Incorrect. If you read Manu's other article on bees she discusses CCD and how neocinotoids are only one of many problems facing bees. So eliminating one factor relieves some stressors but not all.

      So, if you ban one group of insecticides, you are left with the other four major groups, two of which are particularly nasty (organophosphates and organochlorides). There is still the need for insect control in agriculture, so something will be used. The better option, in my opinion, is to put together an agronomy package that limits the damage to "good" insects whilst controlling the "bad" insects. This could have the double advantage of controlling resistance.

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  2. Chris Strudwick

    Human

    I would be happy if the picture was as conclusive as described. Neonicotinoids clearly have toxic effects just like any other pesticides. Some of these effects are subtle at low doses. Again this is nothing new. Other pesticides also can have subtle behavioural effects if researchers care to look. Any review of the literature will show there is hot debate as to whether bees are likely to be exposed to harmful doses when these systemic pesticides are properly used. This is not just the manufacturers defending themselves, so it is disingenuous to suggest 'conclusive evidence' has settled the matter. On another point, bioaccumulation (in bees) - build-up through multiple small ingestions over time - is not demonstrated and is not believed to be the mechanism causing behavioural problems. These are direct sub-lethal toxic effects that possibly act on the 'mushroom bodies' in bee brains.

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  3. Michel Syna Rahme

    logged in via email @hotmail.com

    "the impact of neonicotinoids on native insects is unclear."

    So what I don't understand at all is that if there are a variety of impacts from neonicotinoids that are not understood, how and why was its wide spread use approved in the first place? Was it approved because of short term gain irrespective of long term pain? And approved for who by who?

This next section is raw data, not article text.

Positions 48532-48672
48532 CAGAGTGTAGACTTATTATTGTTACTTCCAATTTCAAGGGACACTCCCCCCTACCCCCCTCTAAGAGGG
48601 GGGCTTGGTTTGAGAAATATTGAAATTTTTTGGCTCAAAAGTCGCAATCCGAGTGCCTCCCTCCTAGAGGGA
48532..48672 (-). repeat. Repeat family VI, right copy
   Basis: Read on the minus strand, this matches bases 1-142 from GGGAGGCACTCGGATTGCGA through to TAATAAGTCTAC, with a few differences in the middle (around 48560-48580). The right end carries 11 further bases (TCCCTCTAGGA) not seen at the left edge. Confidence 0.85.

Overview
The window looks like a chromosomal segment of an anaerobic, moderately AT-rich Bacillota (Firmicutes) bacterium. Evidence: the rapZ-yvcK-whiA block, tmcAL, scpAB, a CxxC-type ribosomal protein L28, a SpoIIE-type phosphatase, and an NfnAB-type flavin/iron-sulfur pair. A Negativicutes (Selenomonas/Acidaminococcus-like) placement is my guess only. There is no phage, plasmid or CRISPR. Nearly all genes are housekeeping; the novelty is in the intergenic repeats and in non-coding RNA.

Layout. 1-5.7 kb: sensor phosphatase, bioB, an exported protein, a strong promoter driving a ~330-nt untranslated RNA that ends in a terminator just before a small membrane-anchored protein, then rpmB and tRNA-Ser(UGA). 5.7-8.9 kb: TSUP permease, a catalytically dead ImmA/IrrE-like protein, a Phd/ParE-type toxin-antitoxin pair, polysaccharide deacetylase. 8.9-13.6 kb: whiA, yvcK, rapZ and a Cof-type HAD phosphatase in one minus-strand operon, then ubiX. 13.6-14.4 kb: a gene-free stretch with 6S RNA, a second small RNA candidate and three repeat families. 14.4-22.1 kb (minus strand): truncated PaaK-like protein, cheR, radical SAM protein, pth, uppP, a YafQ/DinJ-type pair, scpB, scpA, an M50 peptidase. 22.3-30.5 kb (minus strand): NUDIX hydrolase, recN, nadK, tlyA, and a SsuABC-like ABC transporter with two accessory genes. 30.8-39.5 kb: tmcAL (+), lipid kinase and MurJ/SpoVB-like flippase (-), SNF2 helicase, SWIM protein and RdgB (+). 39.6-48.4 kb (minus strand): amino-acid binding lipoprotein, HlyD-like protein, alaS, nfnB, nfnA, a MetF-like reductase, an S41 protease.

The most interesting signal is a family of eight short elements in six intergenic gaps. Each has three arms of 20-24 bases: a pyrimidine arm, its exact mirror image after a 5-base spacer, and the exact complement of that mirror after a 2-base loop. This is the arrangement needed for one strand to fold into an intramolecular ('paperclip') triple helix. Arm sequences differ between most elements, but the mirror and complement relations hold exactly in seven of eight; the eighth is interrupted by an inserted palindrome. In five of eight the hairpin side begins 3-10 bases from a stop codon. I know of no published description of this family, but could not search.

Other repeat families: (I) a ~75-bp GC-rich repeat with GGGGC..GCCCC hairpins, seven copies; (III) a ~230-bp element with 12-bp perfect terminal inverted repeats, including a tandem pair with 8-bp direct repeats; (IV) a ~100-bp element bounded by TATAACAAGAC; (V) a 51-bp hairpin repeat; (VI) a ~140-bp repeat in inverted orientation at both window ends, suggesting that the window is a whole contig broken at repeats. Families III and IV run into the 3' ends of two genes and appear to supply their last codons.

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    1. Shaun King

      Designer

      In reply to Michel Syna Rahme

      Michel, that was my line of thinking too. Just how stupid does a civilisation have to be to release such toxins into it's food chain, with little or no fore-thought.

      How could a toxin be approved for widespread use when it's effects on "everything else" were totally unknown and uncontrollable.

      When oh when is this sleeping population of dumbed down sheep going to stand up to this profit taking monstrous system we call "Western Civilization" ?

      Mankind has farmed for thousands of years without pesticides. To even think we need to replace one with another is to think with the mentality of a politician. Uninformed stupidity.

      I say make em all drink some round-up.

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    2. Mike Stasse

      retired energy consultant

      In reply to Shaun King

      Speaking of roundup, which was once marketed as "safe enough to drink" (!), more and more studies are now piling up on what a truly awful disaster its widespread use will be in the future.

      High time we stopped playing God on farms......

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    3. David Maddern

      logged in via Facebook

      In reply to Shaun King

      It is probably worse than that, even.
      If it is bio accumulating in bees it is probably bio accumulating in us, as well.
      For instance, captive birds seem to reject bought broccoli but will take homegrown. What would be the difference, but a synthetic systemic residue? Not saying it is this material, but that is one vector for getting it into us.

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    4. Tyson Adams

      Scientist and author

      In reply to Mike Stasse

      Mike and David, I urge you to actually read up about herbicide chemistry because it is clear from your glyphosate comments that you desperately need to.

      Glyphosate is possibly the safest agrichemical ever. It is classified Class III in the toxicity classing system, or Schedule 5 in the poisons schedule. Both of the these class glyphosate as low toxicity and low risk.

      Also, all users of agrichemicals have to have a license (Chemcert) and are legally required to follow the label requirements for application, mixing, rate and with-holding periods. "Playing god" statements just smack of fear-mongering.

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    5. Mike Stasse

      retired energy consultant

      In reply to Tyson Adams

      New Study Shows Glyphosate Linked to Cancer and Parkinson’s Disease

      http://www.goldmanprize.org/blog/new-study-shows-glyphosate-linked-cancer-and-parkinson%E2%80%99s-disease

      A new study about the harmful effects of Glyphosate is lending weight to 2012 Goldman Prize recipient Sofia Gatica’s campaign to stop the indiscriminate spraying of toxic agrochemicals in Argentina and around the world.

      The peer-reviewed study, which appeared in the scientific journal Entropy, focuses on Monsanto’s popular…